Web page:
Coworking communities around the world, celebrate the first #coworking day, remembering the beginning of coworking in 2005. The first coworking conference in Europe took place, known as HUB Brussels—the space has now closed. At this time, 600 coworking spaces existed, half being founded in North America.


Larger companies started to begin new innovations with coworking. Either meaning that different companies started to expand their business with a coworking space, e.g SteelCase (a furniture company) begins to use its showrooms partially as coworking spaces, which eventually launching a coworking space known as Workspring.


Currently 2000 coworking spaces have been founded. During 2012, 93,000 Twitter posts included the hashtag “#coworking,” which as a 52% increase since 2011. Posts including coworking with or without the hashtag totalled to 217,000 tweets. Twitter posts were most active during GCUC conferences such as Coworking Europe and Coworking Spain.


This year saw the amount of coworking spaces reach 3000, meaning that over 100,000 people were working as coworking members!

We saw a number of coworking organizations now represent a large network of coworking spaces, which were present in more than five different locations. The majority of coworking spaces still run independently, operating in two different locations. Coworking spaces begin to work with associations to extend amenities. For example, the Coworking Health Insurance Plan (COHIP) was released with the aim of providing accessible dental, disability, travel insurance, term life, prescription drug coverage as well as other health benefits for coworkers. This has now become a standard amenity in Canada.


A new ‘Coworking on Vacation’ described as an off-shoot of coworking is covered in the
New York Times. The idea was to include small coworking spaces within hotels, resorts and other exotic locations. So travelling coworkers would have a convenient place to work in, while having the convenience of a hotel room to retire to.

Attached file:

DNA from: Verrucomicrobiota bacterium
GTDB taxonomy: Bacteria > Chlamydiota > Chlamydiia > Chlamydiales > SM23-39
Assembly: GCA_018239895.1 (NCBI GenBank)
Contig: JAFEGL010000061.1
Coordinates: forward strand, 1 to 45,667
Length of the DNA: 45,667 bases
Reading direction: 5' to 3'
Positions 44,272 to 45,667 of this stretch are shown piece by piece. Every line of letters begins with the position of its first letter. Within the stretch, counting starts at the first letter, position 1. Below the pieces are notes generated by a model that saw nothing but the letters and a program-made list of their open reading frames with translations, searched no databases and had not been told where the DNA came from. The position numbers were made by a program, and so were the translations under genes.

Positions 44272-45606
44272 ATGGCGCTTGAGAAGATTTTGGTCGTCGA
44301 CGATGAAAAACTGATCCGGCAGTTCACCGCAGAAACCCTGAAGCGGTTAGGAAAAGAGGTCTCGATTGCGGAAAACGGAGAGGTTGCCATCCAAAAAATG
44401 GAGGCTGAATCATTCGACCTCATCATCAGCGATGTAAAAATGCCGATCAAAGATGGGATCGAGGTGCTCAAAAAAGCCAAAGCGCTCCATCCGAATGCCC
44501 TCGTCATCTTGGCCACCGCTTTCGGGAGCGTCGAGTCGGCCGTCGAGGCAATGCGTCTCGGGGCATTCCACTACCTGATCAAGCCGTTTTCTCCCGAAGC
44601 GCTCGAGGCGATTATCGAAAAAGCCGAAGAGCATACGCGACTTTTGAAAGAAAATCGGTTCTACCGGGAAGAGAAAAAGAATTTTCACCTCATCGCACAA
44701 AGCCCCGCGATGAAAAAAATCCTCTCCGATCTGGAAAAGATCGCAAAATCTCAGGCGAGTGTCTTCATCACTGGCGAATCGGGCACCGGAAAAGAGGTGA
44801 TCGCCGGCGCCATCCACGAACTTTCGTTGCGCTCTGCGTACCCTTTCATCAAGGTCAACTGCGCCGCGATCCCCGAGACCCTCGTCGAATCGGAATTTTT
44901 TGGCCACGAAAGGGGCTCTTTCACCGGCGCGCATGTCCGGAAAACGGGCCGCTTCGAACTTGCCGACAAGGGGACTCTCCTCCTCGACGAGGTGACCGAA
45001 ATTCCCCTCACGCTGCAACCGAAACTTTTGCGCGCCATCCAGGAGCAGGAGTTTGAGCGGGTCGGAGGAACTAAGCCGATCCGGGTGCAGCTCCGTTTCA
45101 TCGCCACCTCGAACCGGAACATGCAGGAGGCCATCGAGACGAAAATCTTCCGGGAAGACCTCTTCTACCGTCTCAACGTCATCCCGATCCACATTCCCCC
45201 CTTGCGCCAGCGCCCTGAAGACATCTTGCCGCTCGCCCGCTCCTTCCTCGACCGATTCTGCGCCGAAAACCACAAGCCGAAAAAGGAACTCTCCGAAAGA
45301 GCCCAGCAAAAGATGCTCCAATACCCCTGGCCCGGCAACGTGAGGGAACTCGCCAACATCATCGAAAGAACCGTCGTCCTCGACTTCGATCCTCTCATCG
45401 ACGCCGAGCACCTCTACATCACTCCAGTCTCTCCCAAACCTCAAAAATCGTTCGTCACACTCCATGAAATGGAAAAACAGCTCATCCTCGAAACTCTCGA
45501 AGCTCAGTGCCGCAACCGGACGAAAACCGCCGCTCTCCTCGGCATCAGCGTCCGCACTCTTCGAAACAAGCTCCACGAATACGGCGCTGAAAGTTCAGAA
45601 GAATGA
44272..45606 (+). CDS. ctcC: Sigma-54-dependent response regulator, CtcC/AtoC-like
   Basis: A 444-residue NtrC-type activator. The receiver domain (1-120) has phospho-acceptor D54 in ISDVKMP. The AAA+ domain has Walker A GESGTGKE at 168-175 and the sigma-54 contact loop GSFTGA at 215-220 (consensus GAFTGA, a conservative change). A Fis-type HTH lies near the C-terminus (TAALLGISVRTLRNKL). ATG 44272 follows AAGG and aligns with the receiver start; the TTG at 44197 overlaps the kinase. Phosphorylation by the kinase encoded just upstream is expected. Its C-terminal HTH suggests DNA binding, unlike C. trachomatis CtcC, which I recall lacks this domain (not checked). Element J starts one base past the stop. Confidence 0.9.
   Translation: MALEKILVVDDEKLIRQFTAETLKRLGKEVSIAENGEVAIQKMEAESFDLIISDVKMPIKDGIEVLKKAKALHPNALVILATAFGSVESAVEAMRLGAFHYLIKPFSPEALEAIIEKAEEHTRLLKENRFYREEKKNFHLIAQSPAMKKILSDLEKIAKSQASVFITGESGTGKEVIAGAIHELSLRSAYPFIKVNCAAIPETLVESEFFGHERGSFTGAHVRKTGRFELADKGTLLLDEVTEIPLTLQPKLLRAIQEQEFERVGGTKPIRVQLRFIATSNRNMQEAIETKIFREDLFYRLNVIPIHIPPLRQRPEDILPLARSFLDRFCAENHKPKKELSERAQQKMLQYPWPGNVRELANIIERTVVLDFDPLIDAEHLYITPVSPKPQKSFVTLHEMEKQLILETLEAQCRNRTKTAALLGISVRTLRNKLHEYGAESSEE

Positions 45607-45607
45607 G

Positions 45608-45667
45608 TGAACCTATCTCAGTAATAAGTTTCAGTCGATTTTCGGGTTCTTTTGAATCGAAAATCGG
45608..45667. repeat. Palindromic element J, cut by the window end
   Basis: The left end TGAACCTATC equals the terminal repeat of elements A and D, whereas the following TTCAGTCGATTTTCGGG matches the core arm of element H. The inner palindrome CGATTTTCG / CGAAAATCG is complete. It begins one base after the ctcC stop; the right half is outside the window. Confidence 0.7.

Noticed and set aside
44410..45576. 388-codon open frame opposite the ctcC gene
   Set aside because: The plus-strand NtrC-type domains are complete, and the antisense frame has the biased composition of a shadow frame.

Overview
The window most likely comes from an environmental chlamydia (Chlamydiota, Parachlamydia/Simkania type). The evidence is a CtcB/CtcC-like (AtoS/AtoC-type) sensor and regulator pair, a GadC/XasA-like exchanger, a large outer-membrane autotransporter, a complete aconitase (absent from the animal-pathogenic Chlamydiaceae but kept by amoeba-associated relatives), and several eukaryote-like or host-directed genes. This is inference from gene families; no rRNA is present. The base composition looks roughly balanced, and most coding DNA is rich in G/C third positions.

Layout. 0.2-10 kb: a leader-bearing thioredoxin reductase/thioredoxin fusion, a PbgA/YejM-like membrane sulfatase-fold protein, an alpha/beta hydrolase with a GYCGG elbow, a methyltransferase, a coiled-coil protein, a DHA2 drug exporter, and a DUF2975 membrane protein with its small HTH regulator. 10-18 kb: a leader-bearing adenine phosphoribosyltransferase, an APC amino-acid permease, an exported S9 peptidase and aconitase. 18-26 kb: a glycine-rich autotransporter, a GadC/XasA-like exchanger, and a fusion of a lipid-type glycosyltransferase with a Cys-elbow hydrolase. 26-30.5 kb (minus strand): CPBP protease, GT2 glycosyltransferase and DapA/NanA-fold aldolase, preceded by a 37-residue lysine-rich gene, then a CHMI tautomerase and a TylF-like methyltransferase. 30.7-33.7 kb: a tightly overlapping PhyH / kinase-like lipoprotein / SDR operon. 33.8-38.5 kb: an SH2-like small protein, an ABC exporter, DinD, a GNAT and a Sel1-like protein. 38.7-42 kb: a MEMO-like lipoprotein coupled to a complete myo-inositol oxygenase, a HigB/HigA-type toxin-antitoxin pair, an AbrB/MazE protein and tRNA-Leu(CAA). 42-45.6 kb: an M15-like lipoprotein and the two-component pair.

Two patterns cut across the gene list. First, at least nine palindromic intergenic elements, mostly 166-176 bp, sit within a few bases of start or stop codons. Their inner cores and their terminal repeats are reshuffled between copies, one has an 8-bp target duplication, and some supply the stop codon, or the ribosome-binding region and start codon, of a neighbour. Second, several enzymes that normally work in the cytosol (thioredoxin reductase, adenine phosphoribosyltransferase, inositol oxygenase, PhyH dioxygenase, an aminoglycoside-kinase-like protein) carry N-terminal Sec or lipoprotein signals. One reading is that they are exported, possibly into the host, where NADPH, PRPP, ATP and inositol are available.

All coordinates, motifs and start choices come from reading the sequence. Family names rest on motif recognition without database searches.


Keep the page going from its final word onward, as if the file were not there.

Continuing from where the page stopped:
Coworking and coliving continues to develop. The main difference between coworking and coliving is that after coworking you return to your home or place you’re temporarily staying, while with coliving your accommodation is part of the coworking space.


As at 2019 coworking has become normalised. There are currently 35,000 coworking spaces in the world; coworking has become very popular internationally and the global market share of coworking spaces has reached $26 billion.

We also see the amount of corporations present in coworking spaces increase rapidly. Many corporations now have employees in a mixture of spaces, working within both traditional offices spaces and traditional office setups.

Looking Forward

The number of coworking spaces continues to increase with every passing year. The US is still the most developed country for coworking, and coworking spaces are expected to increase at an annual rate of 6%. Internationally coworking spaces are expected to increase at a rate of 13%.

Coworking still is a new term for many people. It’s important that more people learn about different work or lifestyles that could better serve their wellbeing. Coworking isn’t a trend; its history is long and full of development and innovation. The result is a flexible working space that people find more valuable from both a business and wellbeing perspective. If you’d like to experience it for yourself, see the coworking space here at Zioks. We’re dedicated to helping you find a flexible workspace that suits your business.